Thai prime minister insists she’s not her exiled brother’s puppet
By Gwen Robinson and David Pilling | Financial Times,
BANGKOK — Yingluck Shinawatra, Thailand’s prime minister, has insisted that she has a firm grip on policy as defends herself against critics who claim she remains in the shadow of her elder brother, Thaksin, the exiled former leader.
“People didn’t know me the first day when I stepped from the business environment into politics,” Yingluck told the Financial Times. “I was new to politics, but I was not new to the business side. After some time, I think I have proved I can handle and overcome all surprises.”
Since her election in August 2011, Yingluck, 45, has survived a legal challenge to her government, an economic downturn and Thailand’s worst flooding in half a century.
The army has stayed in its barracks despite fears of yet another coup, and the revered king, 84, has fought off illness, postponing what could become a constitutional crisis over royal succession.
“More than one year has passed. We understand how we need to improve each policy and how we would like to move Thailand forward,” she said in an interview in the ornate reception room of Government House in Bangkok.
Yingluck, who will meet Prime Minister David Cameron in Britain next week, recently named a new cabinet that bears more of her own imprint.
Critics point to the elevation of some Thaksin loyalists after the recent expiry of a five-year court ban on their political activities. But her promotion and retention of favored ministers outside the Thaksin camp, including finance minister Kittirat Na-ranong, showed growing assertiveness, according to Thitinan Pongsudhirak, a professor at Chulalongkorn University.
“Yingluck has increasingly come into her own,” he said. “She listens to Thaksin, but he controls [the ruling] Pheu Thai party more than she does. It’s like he is chairman of the board and she is CEO.”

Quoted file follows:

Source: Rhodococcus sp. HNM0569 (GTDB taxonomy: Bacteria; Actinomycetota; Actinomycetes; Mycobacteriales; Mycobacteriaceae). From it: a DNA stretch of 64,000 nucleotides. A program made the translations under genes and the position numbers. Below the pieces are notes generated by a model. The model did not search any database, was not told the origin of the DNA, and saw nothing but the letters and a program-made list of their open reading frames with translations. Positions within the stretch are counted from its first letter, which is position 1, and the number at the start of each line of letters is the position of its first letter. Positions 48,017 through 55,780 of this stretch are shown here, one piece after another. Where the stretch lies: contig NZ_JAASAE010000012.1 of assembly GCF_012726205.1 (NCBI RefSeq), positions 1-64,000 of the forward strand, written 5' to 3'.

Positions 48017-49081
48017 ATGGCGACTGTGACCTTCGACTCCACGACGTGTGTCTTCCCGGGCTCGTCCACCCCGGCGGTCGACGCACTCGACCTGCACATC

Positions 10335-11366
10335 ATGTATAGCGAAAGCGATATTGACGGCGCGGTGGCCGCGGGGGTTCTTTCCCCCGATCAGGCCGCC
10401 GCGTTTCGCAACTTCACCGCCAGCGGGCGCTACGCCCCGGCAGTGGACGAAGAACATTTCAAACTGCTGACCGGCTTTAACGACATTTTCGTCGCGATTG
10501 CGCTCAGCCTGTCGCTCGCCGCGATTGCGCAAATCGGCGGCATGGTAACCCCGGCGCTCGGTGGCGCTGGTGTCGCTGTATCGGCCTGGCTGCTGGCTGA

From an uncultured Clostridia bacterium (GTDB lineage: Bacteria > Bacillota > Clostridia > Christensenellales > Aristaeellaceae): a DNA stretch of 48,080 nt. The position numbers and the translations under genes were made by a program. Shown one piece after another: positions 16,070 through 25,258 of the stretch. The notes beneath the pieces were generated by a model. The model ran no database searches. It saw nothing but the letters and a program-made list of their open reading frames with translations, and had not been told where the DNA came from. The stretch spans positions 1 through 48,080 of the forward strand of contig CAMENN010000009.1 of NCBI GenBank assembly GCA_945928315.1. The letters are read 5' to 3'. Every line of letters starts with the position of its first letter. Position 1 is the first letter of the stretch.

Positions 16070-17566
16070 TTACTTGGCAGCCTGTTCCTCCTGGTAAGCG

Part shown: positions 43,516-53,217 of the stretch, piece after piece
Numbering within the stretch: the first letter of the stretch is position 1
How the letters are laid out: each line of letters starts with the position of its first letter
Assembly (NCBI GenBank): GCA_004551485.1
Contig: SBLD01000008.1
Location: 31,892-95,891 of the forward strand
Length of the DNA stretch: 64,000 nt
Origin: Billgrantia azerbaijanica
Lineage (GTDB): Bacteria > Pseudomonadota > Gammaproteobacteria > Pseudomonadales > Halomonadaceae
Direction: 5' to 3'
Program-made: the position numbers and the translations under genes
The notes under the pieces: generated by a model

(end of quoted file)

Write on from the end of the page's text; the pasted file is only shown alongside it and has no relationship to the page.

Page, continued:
Thitinan said Yingluck could become a “bridge builder” between pro-Thaksin “red shirt” supporters and “yellow-shirted” monarchists. So far, the opposing camps have avoided a repeat of their bloody clashes in 2010 but tensions remain.
The opposition Democrat party has criticized what it describes as Yingluck’s populist policies, including a minimum wage and a generous rice subsidy scheme. The most recent national Abac poll shows that 53 percent of voters would reelect Yingluck’s party against 36 percent for the Democrats.
Yingluck said her new cabinet — dubbed Yingluck 3 because she has already reshuffled ministers once — would be forward-looking and would disprove notions that she is just a front for her brother, who was ousted in a 2006 coup.
“Be fair to me and let me prove I can run the country,” Yingluck said.
Thaksin, who speaks frequently of his desire to return to Thailand, continues to undermine his sister’s authority by suggesting he runs the government from his self-imposed exile. He hopes to overturn a two-year jail sentence on corruption-related charges that he claims were politically motivated.
This week, Thaksin abruptly canceled a planned gathering of his “red shirt” supporters in a Burmese town on the Thai border, citing security concerns.
Thitinan said the former prime minister had “done Thailand a favor” by staying away. Many fear his return could plunge the country back into the political violence that for years pitted his “red shirt” supporters against “yellow shirt” royalists.
“So far he has been willing to stay in exile and run Thailand virtually by remote control,” he said.
Yingluck for now appears to have abandoned attempts to secure her brother a pardon, which would clear the path for his return. While she praised her brother’s “many good policies,” she stressed that she was running the country.
“We have new policies . . . he hasn’t the chance [now] to run the country,” she said.
She said she had gone some way toward closing the red-yellow divide. She made light of a no-confidence motion later this month, saying it was a positive sign that political battles were now being fought in parliament rather than on the streets.
Yingluck’s premiership has been shaken by last year’s floods, which killed more than 500 people and badly damaged Thailand’s manufacturing base, especially car and computer production. Her government, though criticized for its handling of the floods, took extraordinary measures to help companies, particularly the Japanese manufacturers that dominate Thai industry.
Far from leaving Thailand, as the government had feared, Japanese companies appear to be increasing investments, due to the strong yen and, in some cases, to relocate production from China amid a growing anti-Japan backlash over a maritime dispute. This month, Nissan became the latest to expand its Thai production base, announcing a new $380 million car plant near Bangkok.
Yingluck’s much-criticized handling of the flood-related crisis was among her only regrets, she said. “We lost about three months solving the problem of flooding. I wish I could gain this time back, because we have many things to do.”